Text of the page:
- AbbVie said Friday it has officially asked the Food and Drug Administration to approve a treatment meant to keep symptoms of Parkinson's disease in check for longer than currently available therapies.
- AbbVie's medicine combines two chemicals, called carbidopa and levodopa, that are mainstay Parkinson's treatments. Importantly, though, it uses prodrug versions of each chemical — meaning the therapeutic effect doesn't kick in until the body metabolizes them. AbbVie says this design, coupled with delivery via a shot, can provide continuous, 24-hour delivery of carbidopa and levidopa.
- The company based its approval application on a late-stage clinical trial that found its prodrug combination was significantly better than oral, immediate-release carbidopa and levodopa at controlling motor fluctuations in advanced Parkinson's patients. AbbVie is currently sponsoring an open-label extension study to evaluate the long-term safety and efficacy of its medicine.
Estimates hold that Parkinson's affects around 1 million people in the United States, making it one of the most common neurodegenerative disorders.
It's characterized by the progressive loss of brain cells that produce dopamine, a chemical which is essential for cellular communication and body movement. Patients typically experience tremors, stiff muscles, and slowed or impaired mobility — symptoms that get worse as the disease advances.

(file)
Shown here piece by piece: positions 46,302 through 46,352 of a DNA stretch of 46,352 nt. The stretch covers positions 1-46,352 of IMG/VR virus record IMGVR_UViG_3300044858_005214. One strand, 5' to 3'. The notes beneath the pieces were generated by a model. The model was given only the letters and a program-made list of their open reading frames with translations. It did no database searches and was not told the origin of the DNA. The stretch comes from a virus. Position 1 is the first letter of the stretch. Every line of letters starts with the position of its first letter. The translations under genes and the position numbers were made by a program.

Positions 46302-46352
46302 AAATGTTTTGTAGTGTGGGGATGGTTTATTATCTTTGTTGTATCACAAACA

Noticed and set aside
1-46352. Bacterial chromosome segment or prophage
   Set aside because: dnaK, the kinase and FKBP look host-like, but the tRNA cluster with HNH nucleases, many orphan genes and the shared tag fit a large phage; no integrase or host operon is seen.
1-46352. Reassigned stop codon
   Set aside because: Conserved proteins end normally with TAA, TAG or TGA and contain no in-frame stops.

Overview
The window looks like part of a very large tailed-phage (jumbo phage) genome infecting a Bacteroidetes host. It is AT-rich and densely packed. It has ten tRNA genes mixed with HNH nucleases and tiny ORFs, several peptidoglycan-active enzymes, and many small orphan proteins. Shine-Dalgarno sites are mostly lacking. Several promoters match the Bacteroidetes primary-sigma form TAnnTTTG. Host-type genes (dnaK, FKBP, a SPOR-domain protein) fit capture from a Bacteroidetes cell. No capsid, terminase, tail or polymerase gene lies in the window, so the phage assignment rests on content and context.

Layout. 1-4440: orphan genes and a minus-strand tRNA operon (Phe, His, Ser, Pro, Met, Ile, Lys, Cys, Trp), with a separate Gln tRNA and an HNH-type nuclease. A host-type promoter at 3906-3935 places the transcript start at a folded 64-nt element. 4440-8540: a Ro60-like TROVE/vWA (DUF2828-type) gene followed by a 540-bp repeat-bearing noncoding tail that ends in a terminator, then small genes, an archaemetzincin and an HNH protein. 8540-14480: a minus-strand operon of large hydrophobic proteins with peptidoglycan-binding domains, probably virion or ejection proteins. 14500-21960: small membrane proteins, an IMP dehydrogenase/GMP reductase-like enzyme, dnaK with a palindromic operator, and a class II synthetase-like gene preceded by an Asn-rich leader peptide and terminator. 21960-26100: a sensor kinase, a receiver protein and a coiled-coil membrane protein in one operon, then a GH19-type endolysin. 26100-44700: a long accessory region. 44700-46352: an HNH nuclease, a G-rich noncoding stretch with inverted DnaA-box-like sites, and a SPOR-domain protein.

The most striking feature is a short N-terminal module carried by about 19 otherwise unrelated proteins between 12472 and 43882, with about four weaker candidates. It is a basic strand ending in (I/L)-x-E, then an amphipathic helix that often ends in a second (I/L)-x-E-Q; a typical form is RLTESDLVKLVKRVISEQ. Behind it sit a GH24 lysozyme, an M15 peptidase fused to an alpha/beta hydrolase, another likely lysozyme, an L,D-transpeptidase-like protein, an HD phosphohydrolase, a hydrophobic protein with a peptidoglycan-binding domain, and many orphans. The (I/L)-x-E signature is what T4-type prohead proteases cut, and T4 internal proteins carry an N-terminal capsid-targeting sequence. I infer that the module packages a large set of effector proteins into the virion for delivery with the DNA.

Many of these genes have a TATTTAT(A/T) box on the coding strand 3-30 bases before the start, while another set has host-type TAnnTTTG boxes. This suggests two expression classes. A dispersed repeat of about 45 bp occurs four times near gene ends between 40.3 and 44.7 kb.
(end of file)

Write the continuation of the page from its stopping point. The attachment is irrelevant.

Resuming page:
Like many brain conditions, Parkinson's can be difficult to manage, particularly over time as symptoms advance. The FDA has approved several drugs to address symptoms of the disease, including more recent additions like Xadago from Newron Pharmaceuticals and Ongentys from Neurocrine Biosciences.
Both Xadago and Ongentys are used as add-ons to levodopa and carbidopa, the most frequently prescribed Parkinson's drugs. While effective, levodopa and carbidopa aren't very durable, with effects lasting roughly two to six hours depending on whether they're formulated as immediate-release or extended-release versions.
For AbbVie and others, one goal has been to prolong the effects of these two drugs. Doing so could provide quality of life improvements for patients as well as lucrative new products for developers. AbbVie, for instance, expects peak annual sales of its prodrug medicine, which it calls ABBV-951, to eventually surpass $1 billion.
AbbVie's decision to submit its prodrug comes one month after it ended a research alliance with the Swedish biotechnology company BioArctic. Together, the partners were hoping to develop an antibody-based therapy targeting a protein that researchers believe is tied to Parkinson's and other related dementias.
BioArctic isn't the only Parkinson's collaboration that didn't work out for AbbVie. In 2020, the company terminated a deal with Voyager Therapeutics that also aimed to create antibody treatments for the disease.